Solar Impulse begins Pacific crossing

Zero-fuel Solar Impulse aeroplane begins bid to cross Pacific destination which would take five to six days

Photo by: Reuters
Photo by: Reuters

Updated Jul 28, 2015

The solar-powered plane Solar Impulse, which set off  from Abu Dhabi on March 9 to make the first round-the-world tour, on Sunday has begun its pilot’s bid to cross the Pacific from China to Hawaii.

Swiss pilot Andre Borschberg is expected to finish his journey to the central Pacific destination in five to six days with the zero-fuel Solar Impulse aeroplane which is is slightly bigger than that of a jumbo jet, but its weight is around that of a family car.

Borschberg has undergone intensive training in preparation for the trip, including in yoga and self-hypnosis, allowing them to sleep for periods as short as 20 minutes but wake up feeling refreshed.

The pilot is linked to a control centre in Monaco where 65 weathermen, air traffic controllers and engineers are stationed.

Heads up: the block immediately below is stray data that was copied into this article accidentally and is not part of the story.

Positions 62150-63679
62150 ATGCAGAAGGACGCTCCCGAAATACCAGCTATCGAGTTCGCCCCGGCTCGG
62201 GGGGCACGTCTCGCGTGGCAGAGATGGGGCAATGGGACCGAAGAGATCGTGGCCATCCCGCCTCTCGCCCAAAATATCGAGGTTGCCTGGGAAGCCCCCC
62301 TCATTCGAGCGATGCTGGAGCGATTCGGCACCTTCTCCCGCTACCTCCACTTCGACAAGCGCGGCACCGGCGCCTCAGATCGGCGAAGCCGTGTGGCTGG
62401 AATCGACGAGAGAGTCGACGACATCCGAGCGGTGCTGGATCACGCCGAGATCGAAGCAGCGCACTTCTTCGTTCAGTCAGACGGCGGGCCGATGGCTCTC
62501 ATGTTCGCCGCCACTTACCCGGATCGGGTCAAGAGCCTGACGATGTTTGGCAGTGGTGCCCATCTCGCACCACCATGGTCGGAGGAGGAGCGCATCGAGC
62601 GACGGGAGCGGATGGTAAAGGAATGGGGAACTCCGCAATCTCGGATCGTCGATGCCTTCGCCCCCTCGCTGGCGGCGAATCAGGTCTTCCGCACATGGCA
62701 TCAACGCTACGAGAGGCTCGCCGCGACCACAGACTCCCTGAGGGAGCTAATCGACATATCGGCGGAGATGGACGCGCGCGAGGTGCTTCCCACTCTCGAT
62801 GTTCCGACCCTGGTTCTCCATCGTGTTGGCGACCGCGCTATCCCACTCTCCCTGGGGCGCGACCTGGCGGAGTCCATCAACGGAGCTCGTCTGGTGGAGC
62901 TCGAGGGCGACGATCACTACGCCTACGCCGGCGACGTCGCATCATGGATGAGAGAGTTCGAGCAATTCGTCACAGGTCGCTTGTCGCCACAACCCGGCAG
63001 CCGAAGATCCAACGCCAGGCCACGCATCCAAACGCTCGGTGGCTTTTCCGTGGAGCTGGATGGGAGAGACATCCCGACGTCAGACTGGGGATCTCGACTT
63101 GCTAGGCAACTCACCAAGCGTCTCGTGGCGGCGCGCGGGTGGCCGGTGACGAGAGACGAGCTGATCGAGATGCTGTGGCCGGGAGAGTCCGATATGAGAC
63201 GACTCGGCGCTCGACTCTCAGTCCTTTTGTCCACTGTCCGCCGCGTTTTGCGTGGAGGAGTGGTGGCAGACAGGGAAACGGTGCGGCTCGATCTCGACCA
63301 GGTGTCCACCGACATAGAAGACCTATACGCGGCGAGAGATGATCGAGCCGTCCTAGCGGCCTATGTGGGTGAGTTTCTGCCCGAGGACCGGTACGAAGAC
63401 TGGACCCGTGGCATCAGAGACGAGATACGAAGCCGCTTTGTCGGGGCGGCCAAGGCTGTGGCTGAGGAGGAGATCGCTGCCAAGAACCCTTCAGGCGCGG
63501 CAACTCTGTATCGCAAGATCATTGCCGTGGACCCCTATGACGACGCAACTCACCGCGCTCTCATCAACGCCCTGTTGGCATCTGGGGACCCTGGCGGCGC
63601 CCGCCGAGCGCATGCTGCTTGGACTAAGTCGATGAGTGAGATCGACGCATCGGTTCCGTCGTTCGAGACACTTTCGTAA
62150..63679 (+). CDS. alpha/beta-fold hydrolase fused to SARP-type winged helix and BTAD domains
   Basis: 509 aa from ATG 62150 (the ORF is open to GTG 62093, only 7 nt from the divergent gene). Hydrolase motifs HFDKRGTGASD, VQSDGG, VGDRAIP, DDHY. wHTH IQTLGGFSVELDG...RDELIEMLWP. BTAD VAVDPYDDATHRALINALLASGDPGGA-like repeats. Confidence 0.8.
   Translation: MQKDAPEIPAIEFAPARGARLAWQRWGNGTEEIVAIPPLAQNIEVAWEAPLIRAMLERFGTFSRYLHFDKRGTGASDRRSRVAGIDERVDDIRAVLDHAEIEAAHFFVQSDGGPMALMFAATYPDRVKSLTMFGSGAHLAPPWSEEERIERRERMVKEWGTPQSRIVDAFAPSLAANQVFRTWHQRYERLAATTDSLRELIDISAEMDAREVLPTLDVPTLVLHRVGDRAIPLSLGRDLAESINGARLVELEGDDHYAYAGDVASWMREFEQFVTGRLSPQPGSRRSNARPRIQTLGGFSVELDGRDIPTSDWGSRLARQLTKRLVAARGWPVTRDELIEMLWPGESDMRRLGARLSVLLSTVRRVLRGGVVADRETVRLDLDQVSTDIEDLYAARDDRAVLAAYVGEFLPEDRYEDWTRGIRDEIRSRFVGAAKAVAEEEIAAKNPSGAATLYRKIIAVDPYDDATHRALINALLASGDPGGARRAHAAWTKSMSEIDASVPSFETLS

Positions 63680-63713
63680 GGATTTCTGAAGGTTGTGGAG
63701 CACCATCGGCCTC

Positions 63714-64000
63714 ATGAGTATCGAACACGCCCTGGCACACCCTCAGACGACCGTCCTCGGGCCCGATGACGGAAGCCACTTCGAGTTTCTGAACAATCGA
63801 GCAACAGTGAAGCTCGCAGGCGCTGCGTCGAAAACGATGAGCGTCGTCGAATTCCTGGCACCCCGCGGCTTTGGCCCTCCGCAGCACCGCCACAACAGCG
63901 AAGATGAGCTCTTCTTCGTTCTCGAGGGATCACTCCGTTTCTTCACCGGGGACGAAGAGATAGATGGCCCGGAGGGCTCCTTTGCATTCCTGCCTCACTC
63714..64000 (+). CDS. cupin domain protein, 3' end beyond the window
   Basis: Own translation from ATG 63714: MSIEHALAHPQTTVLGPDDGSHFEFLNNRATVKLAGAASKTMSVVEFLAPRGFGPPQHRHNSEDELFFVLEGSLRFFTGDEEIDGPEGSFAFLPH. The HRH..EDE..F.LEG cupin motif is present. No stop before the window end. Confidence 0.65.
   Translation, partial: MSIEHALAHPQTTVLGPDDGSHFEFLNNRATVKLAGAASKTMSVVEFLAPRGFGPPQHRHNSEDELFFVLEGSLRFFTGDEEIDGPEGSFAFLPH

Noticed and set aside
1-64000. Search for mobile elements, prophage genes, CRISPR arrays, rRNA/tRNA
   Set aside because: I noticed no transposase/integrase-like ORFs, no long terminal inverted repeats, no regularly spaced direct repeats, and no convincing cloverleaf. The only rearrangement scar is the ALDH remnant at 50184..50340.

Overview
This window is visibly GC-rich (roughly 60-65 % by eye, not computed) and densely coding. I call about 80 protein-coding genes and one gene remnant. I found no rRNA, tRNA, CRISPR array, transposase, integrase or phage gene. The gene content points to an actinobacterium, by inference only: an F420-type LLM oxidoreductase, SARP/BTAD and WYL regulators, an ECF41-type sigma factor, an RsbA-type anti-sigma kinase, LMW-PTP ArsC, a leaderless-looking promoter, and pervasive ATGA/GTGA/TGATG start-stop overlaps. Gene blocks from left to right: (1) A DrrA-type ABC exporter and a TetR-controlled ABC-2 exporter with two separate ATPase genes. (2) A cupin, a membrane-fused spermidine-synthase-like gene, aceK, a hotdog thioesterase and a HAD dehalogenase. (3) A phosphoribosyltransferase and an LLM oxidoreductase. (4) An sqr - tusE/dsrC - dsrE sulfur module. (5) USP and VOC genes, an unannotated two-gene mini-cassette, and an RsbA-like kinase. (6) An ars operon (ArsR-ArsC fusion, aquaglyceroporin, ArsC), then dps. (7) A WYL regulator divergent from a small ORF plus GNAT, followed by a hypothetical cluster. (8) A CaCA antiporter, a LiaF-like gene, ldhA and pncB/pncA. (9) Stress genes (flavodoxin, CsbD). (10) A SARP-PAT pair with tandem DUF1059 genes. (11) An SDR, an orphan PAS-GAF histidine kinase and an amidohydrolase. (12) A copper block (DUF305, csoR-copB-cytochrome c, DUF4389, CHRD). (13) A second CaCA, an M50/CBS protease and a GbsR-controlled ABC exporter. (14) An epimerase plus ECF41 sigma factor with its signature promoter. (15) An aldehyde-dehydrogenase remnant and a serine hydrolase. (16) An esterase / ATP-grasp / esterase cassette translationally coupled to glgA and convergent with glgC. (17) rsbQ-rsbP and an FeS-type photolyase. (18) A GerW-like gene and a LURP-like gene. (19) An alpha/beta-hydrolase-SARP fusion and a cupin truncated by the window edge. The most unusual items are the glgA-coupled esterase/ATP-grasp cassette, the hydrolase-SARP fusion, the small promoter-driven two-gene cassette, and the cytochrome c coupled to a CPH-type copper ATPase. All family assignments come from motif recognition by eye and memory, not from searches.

The plane is powered by more than 17,000 solar cells built into wings that, at 72 meters , are longer than those of a jumbo jet and approaching those of an Airbus A380 superjumbo jet.Thanks to an innovative design, the lightweight carbon fibre aircraft weighs only 2.3 tonnes, about the same as a family 4X4 and less than one percent of the weight of the A380.

The Si2 is the first solar-powered aircraft able to stay aloft for several days and nights.

The propeller craft has four 17.5 horsepower electric motors with rechargeable lithium batteries.


TRTWorld and agencies